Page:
In the Aug. 31 edition, the Signal published a well-written and thoughtful letter entitled “Health Care for Illegal Immigrants.” In that letter, the author suggested that I might be able to evaluate the cost impact of certain provisions contained in Assembly Bill 133.
While I am honored that a reader would seek my analysis, unfortunately, my schedule does not permit me to undertake such a study and I lack the resources to do so. However, I thought I would share some preliminary thoughts about AB 133 as it pertains to providing health care to illegal immigrants.
For those who are not familiar with AB 133, it is a voluminous and comprehensive bill related to the administration of Medi-Cal benefits provided to low-income Californians that was passed on a straight party-line vote on July 15, with Democrats favoring and Republicans opposing. (Medi-Cal is the name given to California’s Medicaid plan.)
Gov. Gavin Newsom signed the bill into law on July 27. Unlike federal legislation, which provides easy-to-find analyses of the legislation’s impact on the federal budget, California law generally is less transparent and I was unable to find an analysis comparable to what is typically provided during the federal legislative process.
According to information provided by the California Medical Association, AB 133 “makes progress towards reducing health disparities and increasing access to health care for many Californians who have previously struggled to receive adequate care.” The California Medical Association is a professional association of California physicians.
Some of AB 133’s provisions expand health care services that are provided to people who are not legal California residents. The Aug. 31 letter to the editor raised some valid points about increased taxpayer costs of providing medical services to those who are not legal residents.
Clearly, we should not create a system that encourages people to come to California to obtain taxpayer-funded medical benefits.
However, to a large extent, we already bear the costs of providing medical care to illegal residents, so perhaps we should compare the existing costs with the costs of expanding Medi-Cal coverage to people regardless of their immigration status. We presently bear these costs in several ways.
Illegal residents are frequently poor people who lack the means to pay for medical care. Consequently, when they need care, they show up at hospital emergency rooms, which are among the most expensive treatment venues. Hospitals are generally required to treat these people. When patients cannot pay for the medical services provided, the hospital writes off what they owe as a bad debt expense, which gets built into the cost of providing services to patients and insurance companies who can pay.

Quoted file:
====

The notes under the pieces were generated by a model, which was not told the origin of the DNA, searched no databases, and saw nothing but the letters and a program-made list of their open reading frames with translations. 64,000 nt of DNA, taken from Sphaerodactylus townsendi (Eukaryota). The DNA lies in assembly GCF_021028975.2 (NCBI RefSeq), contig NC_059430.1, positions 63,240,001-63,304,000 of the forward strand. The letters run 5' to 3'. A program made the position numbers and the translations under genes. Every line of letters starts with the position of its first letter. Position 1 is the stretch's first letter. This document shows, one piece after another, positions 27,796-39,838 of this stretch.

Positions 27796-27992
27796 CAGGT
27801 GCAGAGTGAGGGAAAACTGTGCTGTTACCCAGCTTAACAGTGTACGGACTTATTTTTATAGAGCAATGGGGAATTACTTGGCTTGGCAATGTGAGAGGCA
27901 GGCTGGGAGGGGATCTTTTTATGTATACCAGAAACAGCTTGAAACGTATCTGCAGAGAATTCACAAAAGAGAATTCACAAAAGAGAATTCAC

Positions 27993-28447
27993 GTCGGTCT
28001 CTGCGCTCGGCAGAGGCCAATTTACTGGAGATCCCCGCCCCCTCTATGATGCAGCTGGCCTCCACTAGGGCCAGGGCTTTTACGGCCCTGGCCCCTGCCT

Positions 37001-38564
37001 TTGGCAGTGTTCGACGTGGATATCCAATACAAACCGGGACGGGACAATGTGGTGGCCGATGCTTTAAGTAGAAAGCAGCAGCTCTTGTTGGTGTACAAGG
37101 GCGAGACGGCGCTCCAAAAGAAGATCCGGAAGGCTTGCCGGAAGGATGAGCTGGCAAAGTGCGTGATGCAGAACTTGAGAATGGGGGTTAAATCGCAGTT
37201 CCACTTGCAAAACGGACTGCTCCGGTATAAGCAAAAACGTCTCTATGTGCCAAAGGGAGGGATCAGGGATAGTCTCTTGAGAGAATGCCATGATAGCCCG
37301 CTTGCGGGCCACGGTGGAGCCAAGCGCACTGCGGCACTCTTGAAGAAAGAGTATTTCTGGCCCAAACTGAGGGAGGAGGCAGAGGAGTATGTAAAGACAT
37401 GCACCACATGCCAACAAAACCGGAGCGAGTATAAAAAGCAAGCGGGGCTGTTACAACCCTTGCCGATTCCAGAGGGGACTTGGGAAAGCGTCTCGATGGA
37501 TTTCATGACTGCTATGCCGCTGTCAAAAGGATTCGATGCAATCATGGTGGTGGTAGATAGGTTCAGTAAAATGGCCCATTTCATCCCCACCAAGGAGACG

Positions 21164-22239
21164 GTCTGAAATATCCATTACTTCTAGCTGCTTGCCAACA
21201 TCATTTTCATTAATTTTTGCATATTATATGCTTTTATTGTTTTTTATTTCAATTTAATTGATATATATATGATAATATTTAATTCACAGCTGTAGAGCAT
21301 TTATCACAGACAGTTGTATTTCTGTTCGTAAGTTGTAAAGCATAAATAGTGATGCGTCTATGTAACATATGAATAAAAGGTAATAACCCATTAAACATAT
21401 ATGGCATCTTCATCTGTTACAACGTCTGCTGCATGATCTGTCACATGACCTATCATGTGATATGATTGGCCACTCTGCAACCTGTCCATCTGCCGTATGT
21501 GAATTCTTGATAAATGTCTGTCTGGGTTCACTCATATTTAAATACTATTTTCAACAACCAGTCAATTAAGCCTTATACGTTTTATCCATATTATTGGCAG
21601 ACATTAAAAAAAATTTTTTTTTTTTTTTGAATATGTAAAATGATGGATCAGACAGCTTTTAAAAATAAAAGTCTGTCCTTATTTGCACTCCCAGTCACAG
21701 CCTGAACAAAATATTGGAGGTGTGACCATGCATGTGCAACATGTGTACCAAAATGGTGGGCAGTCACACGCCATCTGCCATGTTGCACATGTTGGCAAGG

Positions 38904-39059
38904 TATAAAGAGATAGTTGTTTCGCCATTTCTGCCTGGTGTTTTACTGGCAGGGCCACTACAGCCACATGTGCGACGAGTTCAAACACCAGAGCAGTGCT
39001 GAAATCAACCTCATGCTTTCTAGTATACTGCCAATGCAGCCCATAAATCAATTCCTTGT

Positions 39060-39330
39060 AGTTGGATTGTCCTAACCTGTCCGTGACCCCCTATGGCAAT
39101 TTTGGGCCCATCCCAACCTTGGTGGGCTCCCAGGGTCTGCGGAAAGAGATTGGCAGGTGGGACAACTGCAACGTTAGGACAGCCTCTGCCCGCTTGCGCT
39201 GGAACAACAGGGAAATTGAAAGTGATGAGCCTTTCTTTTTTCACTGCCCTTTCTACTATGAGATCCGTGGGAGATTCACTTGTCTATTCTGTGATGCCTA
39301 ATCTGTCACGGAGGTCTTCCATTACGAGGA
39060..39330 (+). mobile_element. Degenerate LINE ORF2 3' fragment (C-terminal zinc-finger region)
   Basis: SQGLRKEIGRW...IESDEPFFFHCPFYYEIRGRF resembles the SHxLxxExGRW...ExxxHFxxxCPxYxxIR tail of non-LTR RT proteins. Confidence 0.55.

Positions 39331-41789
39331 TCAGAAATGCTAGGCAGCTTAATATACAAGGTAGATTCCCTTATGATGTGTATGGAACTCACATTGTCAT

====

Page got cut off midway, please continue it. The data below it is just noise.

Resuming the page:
One of the arguments in favor of expanding Medi-Cal services to these people is that they can be directed to less expensive treatment options. Furthermore, AB 133 supporters believe Medi-Cal expansion will encourage affected patients to seek care sooner, when it is less expensive to treat.
Poorer people generally live in more densely populated housing, which makes the spread of communicable disease more prevalent among those communities. This is true with influenza and is especially true with COVID-19. Allowing poor people, including those who are illegal immigrants, to obtain care sooner through the use of Medi-Cal benefits probably slows down the overall spread of communicable diseases. Those who are here illegally interact with the remainder of the population, so earlier treatment of the illegal population may reduce the spread of disease among the entire community. The California Medical Association believes that providing health care to all Californians, regardless of their documentation status, improves the state’s overall public health.
A large segment of the illegal community participates in the underground economy where people are paid lower wages “under the table” without medical benefits or workers compensation insurance. While this lowers the consumer’s cost of those services that are provided by undocumented workers, the under-the-table arrangement has effectively shifted a portion of the cost of such services to health care providers, and ultimately, to those who can afford to pay for health care services.
I have not seen any sort of cost-benefit analysis, but intuitively, these arguments are plausible. However, plausibility does not infer proven cost savings. Preparing a cost-benefit analysis is an extensive undertaking that will require input from epidemiologists, economists and cost accountants. Such analysis would likely contain numerous subjective assumptions and would undoubtedly be subject to varying interpretations.
Whether the Medi-Cal expansion increases the overall societal cost of providing health care to those who are here illegally, or whether there is an overall cost savings, remains to be seen.
Jim de Bree is a CPA who resides in Valencia.